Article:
Manville, New Jersey

From Wikipedia, the free encyclopedia - View original article

Manville, New Jersey
—  Borough  —
Map of Manville in Somerset County. Inset: Location of Somerset County highlighted in the State of New Jersey.
Census Bureau map of Manville, New Jersey
Coordinates: 40°32′29″N 74°35′21″W / 40.54127°N 74.589273°W / 40.54127; -74.589273Coordinates: 40°32′29″N 74°35′21″W / 40.54127°N 74.589273°W / 40.54127; -74.589273
CountryUnited States
StateNew Jersey
CountySomerset
IncorporatedApril 18, 1929
Government[1]
 • TypeBorough
 • MayorAngelo Corradino (term ends 2015)[2]
 • AdministratorGary P. Garwacke[3]
Area[4]
 • Total2.449 sq mi (6.342 km2)
 • Land2.361 sq mi (6.114 km2)
 • Water0.088 sq mi (0.228 km2)  3.60%
Area rank376th of 566 in state
15th of 21 in county[4]
Elevation[5]59 ft (18 m)
Population (2010 Census)[6][7]
 • Total10,344
 • Density4,200/sq mi (1,600/km2)
Time zoneEastern (EST) (UTC-5)
 • Summer (DST)Eastern (EDT) (UTC-4)
ZIP code08835
Area code(s)908
FIPS code3403543620[8][4][9]
GNIS feature ID0885291[10]
Websitehttp://www.manvillenj.org
 
Jump to: navigation, search
Manville, New Jersey
—  Borough  —
Map of Manville in Somerset County. Inset: Location of Somerset County highlighted in the State of New Jersey.
Census Bureau map of Manville, New Jersey
Coordinates: 40°32′29″N 74°35′21″W / 40.54127°N 74.589273°W / 40.54127; -74.589273Coordinates: 40°32′29″N 74°35′21″W / 40.54127°N 74.589273°W / 40.54127; -74.589273
CountryUnited States
StateNew Jersey
CountySomerset
IncorporatedApril 18, 1929
Government[1]
 • TypeBorough
 • MayorAngelo Corradino (term ends 2015)[2]
 • AdministratorGary P. Garwacke[3]
Area[4]
 • Total2.449 sq mi (6.342 km2)
 • Land2.361 sq mi (6.114 km2)
 • Water0.088 sq mi (0.228 km2)  3.60%
Area rank376th of 566 in state
15th of 21 in county[4]
Elevation[5]59 ft (18 m)
Population (2010 Census)[6][7]
 • Total10,344
 • Density4,200/sq mi (1,600/km2)
Time zoneEastern (EST) (UTC-5)
 • Summer (DST)Eastern (EDT) (UTC-4)
ZIP code08835
Area code(s)908
FIPS code3403543620[8][4][9]
GNIS feature ID0885291[10]
Websitehttp://www.manvillenj.org

Manville is a borough in Somerset County, New Jersey, United States. As of the 2010 United States Census, the borough's population was 10,344.[6][7] Manville was named after the Johns-Manville Corporation, which maintained a large manufacturing facility in the borough for decades.

Historically, many of Manville's residents are of Slavic — mostly eastern Polish (23.1% of the borough's population[11]) and western Ukrainian descent — with many businesses and restaurants geared towards the Polish-American community located along County Route 533.

Manville was formed by an act of the New Jersey Legislature on April 1, 1929, with a referendum held on April 18, 1929.[12]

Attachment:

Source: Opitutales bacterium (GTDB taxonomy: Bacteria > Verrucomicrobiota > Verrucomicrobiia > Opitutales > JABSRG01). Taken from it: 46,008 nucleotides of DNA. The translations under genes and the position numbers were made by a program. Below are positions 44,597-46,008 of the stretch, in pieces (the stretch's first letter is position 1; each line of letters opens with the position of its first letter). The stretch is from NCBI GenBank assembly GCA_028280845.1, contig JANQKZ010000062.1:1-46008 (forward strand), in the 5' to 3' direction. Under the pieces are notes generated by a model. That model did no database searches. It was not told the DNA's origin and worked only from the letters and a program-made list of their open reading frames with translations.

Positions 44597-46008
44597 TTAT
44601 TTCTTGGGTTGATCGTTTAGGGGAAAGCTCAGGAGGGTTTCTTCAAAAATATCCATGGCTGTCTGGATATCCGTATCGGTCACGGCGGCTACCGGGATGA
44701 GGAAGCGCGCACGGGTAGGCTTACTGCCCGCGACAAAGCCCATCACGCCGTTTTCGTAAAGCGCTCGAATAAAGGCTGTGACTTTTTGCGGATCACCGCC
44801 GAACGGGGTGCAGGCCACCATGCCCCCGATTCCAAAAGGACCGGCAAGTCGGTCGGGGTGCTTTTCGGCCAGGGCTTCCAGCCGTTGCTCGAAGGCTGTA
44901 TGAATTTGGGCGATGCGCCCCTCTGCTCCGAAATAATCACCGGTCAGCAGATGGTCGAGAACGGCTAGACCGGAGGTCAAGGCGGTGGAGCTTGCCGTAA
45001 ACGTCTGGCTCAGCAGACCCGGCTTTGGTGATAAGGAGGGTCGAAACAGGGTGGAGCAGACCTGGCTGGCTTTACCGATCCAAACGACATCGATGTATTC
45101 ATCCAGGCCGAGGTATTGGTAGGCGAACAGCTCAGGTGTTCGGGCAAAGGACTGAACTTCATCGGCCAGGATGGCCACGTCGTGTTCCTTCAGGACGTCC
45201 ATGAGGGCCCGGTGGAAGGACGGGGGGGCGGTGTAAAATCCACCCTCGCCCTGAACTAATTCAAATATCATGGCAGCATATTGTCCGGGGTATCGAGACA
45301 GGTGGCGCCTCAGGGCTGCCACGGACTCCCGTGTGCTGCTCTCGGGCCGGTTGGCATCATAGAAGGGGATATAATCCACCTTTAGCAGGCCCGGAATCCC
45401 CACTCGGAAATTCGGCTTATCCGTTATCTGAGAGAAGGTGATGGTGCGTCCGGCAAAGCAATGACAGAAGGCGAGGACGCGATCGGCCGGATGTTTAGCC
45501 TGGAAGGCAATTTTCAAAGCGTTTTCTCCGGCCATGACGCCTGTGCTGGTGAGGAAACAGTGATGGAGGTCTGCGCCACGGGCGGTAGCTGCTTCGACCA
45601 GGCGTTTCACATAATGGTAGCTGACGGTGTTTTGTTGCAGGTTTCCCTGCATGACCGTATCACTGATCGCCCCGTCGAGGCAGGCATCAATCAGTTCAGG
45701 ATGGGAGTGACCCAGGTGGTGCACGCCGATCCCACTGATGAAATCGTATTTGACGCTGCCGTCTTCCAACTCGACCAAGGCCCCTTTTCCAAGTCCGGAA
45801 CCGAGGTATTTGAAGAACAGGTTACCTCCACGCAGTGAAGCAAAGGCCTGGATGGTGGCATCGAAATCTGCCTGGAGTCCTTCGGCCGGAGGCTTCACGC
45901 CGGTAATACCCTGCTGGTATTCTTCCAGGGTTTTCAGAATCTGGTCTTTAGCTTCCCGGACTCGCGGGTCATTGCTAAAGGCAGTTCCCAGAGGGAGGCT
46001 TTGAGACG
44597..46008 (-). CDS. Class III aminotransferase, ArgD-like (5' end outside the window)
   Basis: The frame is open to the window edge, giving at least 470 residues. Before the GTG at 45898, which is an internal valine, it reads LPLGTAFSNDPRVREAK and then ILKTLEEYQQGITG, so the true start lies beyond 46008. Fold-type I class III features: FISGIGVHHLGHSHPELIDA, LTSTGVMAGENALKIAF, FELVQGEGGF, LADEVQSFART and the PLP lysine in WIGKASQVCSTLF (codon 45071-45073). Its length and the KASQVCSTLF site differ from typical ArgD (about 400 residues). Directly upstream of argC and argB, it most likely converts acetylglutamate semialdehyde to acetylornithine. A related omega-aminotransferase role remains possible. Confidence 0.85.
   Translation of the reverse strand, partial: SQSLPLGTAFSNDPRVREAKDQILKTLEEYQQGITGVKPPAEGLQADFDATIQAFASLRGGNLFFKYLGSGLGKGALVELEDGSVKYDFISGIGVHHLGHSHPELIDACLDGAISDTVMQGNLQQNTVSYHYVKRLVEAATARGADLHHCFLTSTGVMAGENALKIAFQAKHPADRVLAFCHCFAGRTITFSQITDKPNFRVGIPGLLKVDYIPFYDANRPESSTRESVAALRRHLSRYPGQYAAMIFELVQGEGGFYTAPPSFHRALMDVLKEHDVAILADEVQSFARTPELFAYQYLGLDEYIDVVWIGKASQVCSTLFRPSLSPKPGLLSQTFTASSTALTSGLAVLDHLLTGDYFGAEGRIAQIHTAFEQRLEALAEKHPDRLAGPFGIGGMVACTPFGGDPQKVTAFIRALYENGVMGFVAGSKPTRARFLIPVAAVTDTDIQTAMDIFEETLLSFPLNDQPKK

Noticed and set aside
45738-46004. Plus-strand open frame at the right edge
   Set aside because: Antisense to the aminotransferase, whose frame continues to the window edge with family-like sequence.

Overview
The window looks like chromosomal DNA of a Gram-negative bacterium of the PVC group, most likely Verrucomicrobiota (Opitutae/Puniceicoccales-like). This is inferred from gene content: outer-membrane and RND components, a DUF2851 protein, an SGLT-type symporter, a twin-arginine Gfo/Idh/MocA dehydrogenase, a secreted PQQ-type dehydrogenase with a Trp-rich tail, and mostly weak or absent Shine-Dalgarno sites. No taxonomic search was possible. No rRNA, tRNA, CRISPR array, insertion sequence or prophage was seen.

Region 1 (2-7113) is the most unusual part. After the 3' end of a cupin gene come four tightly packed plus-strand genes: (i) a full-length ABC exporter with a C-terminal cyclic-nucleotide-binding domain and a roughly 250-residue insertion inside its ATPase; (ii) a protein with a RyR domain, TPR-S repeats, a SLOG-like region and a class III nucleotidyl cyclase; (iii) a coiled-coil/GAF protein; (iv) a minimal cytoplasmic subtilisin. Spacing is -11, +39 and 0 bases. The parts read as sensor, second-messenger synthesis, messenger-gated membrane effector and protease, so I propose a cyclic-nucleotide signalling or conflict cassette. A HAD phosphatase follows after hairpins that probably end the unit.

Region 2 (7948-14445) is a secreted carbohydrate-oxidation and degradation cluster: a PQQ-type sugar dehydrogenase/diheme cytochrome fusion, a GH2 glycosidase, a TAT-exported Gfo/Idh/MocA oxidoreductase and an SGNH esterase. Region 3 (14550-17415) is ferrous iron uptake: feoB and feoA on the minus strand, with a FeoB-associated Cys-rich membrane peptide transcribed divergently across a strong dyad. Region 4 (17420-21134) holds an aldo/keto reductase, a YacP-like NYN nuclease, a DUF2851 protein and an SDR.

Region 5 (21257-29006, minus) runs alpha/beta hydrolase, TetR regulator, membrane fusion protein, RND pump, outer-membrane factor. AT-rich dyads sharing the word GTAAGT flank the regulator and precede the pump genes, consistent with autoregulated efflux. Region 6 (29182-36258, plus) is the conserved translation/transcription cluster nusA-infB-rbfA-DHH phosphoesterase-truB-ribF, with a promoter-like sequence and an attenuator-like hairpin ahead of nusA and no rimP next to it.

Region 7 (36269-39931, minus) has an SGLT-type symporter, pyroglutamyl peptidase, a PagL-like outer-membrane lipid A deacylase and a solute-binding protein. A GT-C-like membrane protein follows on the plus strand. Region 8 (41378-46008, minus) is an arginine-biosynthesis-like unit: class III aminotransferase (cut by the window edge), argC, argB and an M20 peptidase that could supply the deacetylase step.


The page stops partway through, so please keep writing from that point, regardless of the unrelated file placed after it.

Contents

Geography

Main Street in Manville, New Jersey, with the Watchung Mountains in background

Manville is located at 40°32′29″N 74°35′21″W / 40.54127°N 74.589273°W / 40.54127; -74.589273 (40.54127,-74.589273). According to the United States Census Bureau, the borough had a total area of 2.449 square miles (6.342 km2), of which, 2.361 square miles (6.114 km2) of it is land and 0.088 square miles (0.228 km2) of it (3.60%) is water.[13][4]

Much of Manville is in a low-lying flood plain and is surrounded by rivers and streams on all but the western side which borders neighboring Hillsborough Township by land. The Raritan River forms the northern boundary of the borough and is met by the Millstone River which forms the eastern boundary of the borough, where a weir exists at the confluence of the rivers which is used for water intake purposes by New Jersey American Water.

Demographics

Historical populations
CensusPop.
19305,441
19406,06511.5%
19508,59741.7%
196010,99527.9%
197013,02918.5%
198011,278−13.4%
199010,567−6.3%
200010,343−2.1%
201010,3440%
Est. 201110,392[14]0.5%
Population sources: 1930-1990[15] 2010[7]

As of the census[8] of 2000, there were 10,343 people, 4,115 households, and 2,757 families residing in the borough. The population density was 4,167.5 people per square mile (1,610.3/km2). There were 4,296 housing units at an average density of 1,731.0 per square mile (668.8/km2). The racial makeup of the borough was 95.99% White, 0.45% African American, 0.07% Native American, 1.31% Asian, 0.03% Pacific Islander, 1.14% from other races, and 1.01% from two or more races. Hispanic or Latino of any race were 5.40% of the population.

23.1% of Manville's residents identified themselves as being of Polish ancestry, the second-highest in New Jersey (behind Wallington's 45.5%), for all places with 1,000 people listing their ancestry.[11]